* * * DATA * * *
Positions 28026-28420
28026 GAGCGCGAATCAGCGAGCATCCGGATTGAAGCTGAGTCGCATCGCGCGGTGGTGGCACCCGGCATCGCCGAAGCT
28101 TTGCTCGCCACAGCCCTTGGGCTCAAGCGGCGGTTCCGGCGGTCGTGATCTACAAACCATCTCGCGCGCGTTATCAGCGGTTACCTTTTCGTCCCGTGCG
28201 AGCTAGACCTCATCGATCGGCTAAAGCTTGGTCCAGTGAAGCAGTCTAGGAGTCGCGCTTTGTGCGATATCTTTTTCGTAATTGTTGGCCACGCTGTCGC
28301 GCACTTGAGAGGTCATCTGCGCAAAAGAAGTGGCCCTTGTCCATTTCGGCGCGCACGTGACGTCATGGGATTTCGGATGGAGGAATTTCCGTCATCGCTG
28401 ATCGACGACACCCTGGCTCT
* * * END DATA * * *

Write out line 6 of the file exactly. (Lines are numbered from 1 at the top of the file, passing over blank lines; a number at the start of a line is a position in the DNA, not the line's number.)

28401 ATCGACGACACCCTGGCTCT